A computerised oar that allows rowing coaches to scientifically analyse the performance of their rowing squads was unveiled at the World Rowing Championships in New Zealand recently.
The Arondight oar, named after Sir Lancelot’s sword, was developed in NSW by Brookvale company Talon Technology and Croker Oars.
Treasurer and Minister for State and Regional Development, Eric Roozendaal, said in a statement that the NSW Government assisted the project as part of its efforts to support the states growing digital economy.
The government’s Innovation Pathways Program provided $25,000 to Talon Technology to assist with the Arondight oars product testing and technology demonstration trials.
"Rowing is a very precise sport with races often won or lost by fractions of a second. This technology allows coaches to see exactly what happens when a rower takes a stroke by collecting quantifiable data that can be used to benchmark performance and measure improvements,” said Roozendaal.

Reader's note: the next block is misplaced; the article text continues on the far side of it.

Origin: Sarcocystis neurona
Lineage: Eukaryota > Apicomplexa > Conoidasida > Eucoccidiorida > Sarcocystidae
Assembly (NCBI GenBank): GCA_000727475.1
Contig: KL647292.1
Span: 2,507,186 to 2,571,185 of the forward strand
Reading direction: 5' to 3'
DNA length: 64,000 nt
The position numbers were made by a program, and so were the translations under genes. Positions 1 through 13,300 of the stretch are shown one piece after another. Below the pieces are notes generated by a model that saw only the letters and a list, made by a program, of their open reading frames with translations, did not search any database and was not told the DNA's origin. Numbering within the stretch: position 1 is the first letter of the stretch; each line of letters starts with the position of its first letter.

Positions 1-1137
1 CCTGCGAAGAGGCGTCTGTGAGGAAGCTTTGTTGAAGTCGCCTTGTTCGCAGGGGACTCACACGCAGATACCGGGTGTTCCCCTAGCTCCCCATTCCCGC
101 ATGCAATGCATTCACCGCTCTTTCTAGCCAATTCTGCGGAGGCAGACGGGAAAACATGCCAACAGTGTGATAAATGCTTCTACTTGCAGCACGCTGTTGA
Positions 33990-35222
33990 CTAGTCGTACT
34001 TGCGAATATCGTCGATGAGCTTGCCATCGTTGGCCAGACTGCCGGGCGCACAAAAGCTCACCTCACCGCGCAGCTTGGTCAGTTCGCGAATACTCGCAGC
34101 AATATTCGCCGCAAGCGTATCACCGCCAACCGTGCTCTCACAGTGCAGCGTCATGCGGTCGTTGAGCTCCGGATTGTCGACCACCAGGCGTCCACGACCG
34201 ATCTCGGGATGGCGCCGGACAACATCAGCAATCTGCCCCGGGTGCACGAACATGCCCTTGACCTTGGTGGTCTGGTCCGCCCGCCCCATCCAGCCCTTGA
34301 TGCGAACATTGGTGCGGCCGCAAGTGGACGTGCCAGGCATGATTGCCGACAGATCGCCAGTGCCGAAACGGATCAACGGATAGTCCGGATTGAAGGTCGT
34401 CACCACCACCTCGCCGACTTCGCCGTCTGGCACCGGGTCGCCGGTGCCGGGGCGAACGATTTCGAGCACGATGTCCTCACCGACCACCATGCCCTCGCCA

Talon Technology CEO, Geoff Germon, said in a statement that the Arondight technology is enclosed in the rowing oar and can be moved from boat to boat.
“This gives it significant economies of scale and allows it to be made relatively cheaply. The reduced complexity of the product also significantly reduces set-up time making the Arondight oar more attractive to sports institutes, rowing clubs and schools,” he said.
Talon Technology specialises in carbon fibre design and manufacture including dragon boat oars. It developed the data gathering technology.
The Australian Institute of Sport is planning for some rowers in its rowing development squad to have their own personal Arondight oar to collect and analyse performance data during competition or practice.